J. G. Ballard

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J. G. Ballard
Ballard in 1984
Ballard in 1984
BornJames Graham Ballard
(1930-11-15)15 November 1930
Shanghai International Settlement, Republic of China
(present-day Shanghai, People's Republic of China)
Died19 April 2009(2009-04-19) (aged 78)
London, England, UK
Resting placeKensal Green Cemetery
OccupationNovelist, satirist, short story writer, essayist
Alma materKing's College, Cambridge
Queen Mary University of London[1]
GenreDystopian fiction
Science fiction
Transgressive fiction
Literary movementNew Wave
Notable worksCrash
Empire of the Sun
The Atrocity Exhibition
Helen Mary Matthews
(m. 1955; died 1964)
Children3, including Bea Ballard

James Graham Ballard (15 November 1930 – 19 April 2009)[2] was an English novelist and short story writer, satirist and essayist known for psychologically provocative works of fiction that explore the relations between human psychology, technology, sex and mass media.[3] Ballard first became associated with New Wave science fiction for post-apocalyptic novels such as The Drowned World (1962), but later courted political controversy with the short-story collection The Atrocity Exhibition (1970), which includes the story "Why I Want to Fuck Ronald Reagan" (1968) and the novel Crash (1973), a story about car-crash fetishists.

In 1984, Ballard won broad critical recognition for the war novel Empire of the Sun, a semi-autobiographical story of the experiences of a British boy during the Japanese occupation of Shanghai;[4] three years later, the American film director Steven Spielberg adapted the novel into a film of the same name. The novelist's journey from youth to mid-age is chronicled, with fictional inflections, in The Kindness of Women (1991), and in the autobiography Miracles of Life (2008). Some of Ballard's early novels have been adapted as films, including Crash (1996), directed by David Cronenberg, and High-Rise (2015), directed by Ben Wheatley, an adaptation of the 1975 novel.

From the distinct nature of the literary fiction of J. G. Ballard arose the adjective Ballardian, defined as: "resembling or suggestive of the conditions described in J. G. Ballard's novels and stories, especially dystopian modernity, bleak man-made landscapes, and the psychological effects of technological, social or environmental developments".[5] The Oxford Dictionary of National Biography describes the novelist Ballard as preoccupied with "Eros, Thanatos, mass media and emergent technologies".[6]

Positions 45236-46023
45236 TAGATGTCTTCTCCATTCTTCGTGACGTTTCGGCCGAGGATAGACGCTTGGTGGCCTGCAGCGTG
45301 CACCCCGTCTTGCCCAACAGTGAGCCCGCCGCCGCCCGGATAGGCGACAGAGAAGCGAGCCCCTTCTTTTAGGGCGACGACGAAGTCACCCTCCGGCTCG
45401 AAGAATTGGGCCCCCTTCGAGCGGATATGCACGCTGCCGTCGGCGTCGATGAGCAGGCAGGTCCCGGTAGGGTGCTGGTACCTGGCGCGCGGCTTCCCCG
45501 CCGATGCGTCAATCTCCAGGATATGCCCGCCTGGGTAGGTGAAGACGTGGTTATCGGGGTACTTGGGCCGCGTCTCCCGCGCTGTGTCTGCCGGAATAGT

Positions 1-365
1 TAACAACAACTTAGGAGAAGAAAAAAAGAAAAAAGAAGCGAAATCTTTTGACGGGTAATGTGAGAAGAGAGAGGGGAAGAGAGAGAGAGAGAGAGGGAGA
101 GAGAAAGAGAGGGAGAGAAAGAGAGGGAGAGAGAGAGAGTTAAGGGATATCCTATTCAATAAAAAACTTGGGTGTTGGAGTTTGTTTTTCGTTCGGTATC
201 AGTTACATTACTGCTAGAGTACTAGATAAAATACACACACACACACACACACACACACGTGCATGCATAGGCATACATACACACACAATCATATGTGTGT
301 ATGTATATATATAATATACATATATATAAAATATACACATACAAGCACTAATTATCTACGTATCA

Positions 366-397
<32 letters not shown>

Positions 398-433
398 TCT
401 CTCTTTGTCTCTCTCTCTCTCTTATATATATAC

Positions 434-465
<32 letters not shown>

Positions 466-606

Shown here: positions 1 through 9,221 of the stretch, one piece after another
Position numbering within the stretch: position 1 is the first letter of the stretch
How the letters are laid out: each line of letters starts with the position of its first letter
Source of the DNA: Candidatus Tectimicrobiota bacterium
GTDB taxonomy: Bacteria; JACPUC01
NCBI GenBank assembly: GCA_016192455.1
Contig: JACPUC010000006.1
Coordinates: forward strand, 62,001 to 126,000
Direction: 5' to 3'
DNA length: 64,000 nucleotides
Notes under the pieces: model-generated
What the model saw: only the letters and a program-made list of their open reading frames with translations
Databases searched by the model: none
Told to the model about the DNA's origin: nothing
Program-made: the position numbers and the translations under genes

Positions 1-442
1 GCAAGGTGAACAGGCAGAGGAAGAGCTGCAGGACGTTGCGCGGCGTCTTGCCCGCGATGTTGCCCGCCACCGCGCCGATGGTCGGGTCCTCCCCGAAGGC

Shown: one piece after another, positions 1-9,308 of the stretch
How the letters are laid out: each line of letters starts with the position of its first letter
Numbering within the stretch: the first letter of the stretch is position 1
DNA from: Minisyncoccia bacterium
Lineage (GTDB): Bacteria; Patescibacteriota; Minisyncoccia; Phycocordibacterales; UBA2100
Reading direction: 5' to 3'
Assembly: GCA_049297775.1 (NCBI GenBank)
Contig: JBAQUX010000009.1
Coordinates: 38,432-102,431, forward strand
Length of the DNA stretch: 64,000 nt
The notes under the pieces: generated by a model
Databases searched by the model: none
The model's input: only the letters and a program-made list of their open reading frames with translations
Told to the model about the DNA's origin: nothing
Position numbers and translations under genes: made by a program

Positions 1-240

J. G. Ballard was born to Edna Johnstone (1905–1998)[6] and James Graham Ballard (1901–1966), who was a chemist at the Calico Printers' Association, a textile company in the city of Manchester, and later became the chairman and managing director of the China Printing and Finishing Company, the Association's subsidiary company in Shanghai.[6] The China in which Ballard was born featured the Shanghai International Settlement, where Western foreigners "lived an American style of life".[7] At school age, Ballard attended the Cathedral School of the Holy Trinity Church, Shanghai.[8] Upon the outbreak of the Second Sino-Japanese War (1937–1945), the Ballard family abandoned their suburban house, and moved to a house in the city centre of Shanghai to avoid the warfare between the Chinese defenders and the Japanese invaders.

After the Battle of Hong Kong (8–25 December 1941), the Imperial Japanese Army occupied the International Settlement and imprisoned the Allied civilians in early 1943. The Ballard family were sent to the Lunghua Civilian Assembly Centre where they lived in G-block, a two-storey residence for 40 families, for the remainder of the Second World War. At the Lunghua Centre, Ballard attended school, where the teachers were prisoners with a profession. In the autobiography Miracles of Life, Ballard said that those experiences of displacement and imprisonment were the thematic bases of the novel Empire of the Sun.[9][10]